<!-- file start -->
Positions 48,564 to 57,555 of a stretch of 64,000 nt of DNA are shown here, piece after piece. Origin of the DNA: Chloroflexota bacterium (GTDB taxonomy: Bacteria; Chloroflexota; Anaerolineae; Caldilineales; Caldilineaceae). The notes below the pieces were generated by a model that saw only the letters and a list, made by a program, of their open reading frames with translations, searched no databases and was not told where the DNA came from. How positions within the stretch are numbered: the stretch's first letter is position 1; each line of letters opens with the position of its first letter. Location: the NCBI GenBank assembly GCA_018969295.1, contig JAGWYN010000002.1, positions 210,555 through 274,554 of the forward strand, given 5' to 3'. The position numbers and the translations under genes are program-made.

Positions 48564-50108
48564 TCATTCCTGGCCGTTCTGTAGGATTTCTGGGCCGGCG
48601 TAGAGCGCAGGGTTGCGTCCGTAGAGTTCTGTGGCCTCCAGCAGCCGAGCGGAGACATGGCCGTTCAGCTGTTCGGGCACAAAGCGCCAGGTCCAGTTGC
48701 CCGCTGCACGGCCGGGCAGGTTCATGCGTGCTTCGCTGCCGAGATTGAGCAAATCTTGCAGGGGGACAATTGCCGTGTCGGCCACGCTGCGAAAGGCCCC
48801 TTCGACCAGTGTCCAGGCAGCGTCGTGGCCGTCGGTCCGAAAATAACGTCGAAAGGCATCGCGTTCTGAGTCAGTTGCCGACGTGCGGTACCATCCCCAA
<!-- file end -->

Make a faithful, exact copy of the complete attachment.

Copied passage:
Positions 48,564 to 57,555 of a stretch of 64,000 nt of DNA are shown here, piece after piece. Origin of the DNA: Chloroflexota bacterium (GTDB taxonomy: Bacteria; Chloroflexota; Anaerolineae; Caldilineales; Caldilineaceae). The notes below the pieces were generated by a model that saw only the letters and a list, made by a program, of their open reading frames with translations, searched no databases and was not told where the DNA came from. How positions within the stretch are numbered: the stretch's first letter is position 1; each line of letters opens with the position of its first letter. Location: the NCBI GenBank assembly GCA_018969295.1, contig JAGWYN010000002.1, positions 210,555 through 274,554 of the forward strand, given 5' to 3'. The position numbers and the translations under genes are program-made.

Positions 48564-50108
48564 TCATTCCTGGCCGTTCTGTAGGATTTCTGGGCCGGCG
48601 TAGAGCGCAGGGTTGCGTCCGTAGAGTTCTGTGGCCTCCAGCAGCCGAGCGGAGACATGGCCGTTCAGCTGTTCGGGCACAAAGCGCCAGGTCCAGTTGC
48701 CCGCTGCACGGCCGGGCAGGTTCATGCGTGCTTCGCTGCCGAGATTGAGCAAATCTTGCAGGGGGACAATTGCCGTGTCGGCCACGCTGCGAAAGGCCCC
48801 TTCGACCAGTGTCCAGGCAGCGTCGTGGCCGTCGGTCCGAAAATAACGTCGAAAGGCATCGCGTTCTGAGTCAGTTGCCGACGTGCGGTACCATCCCCAA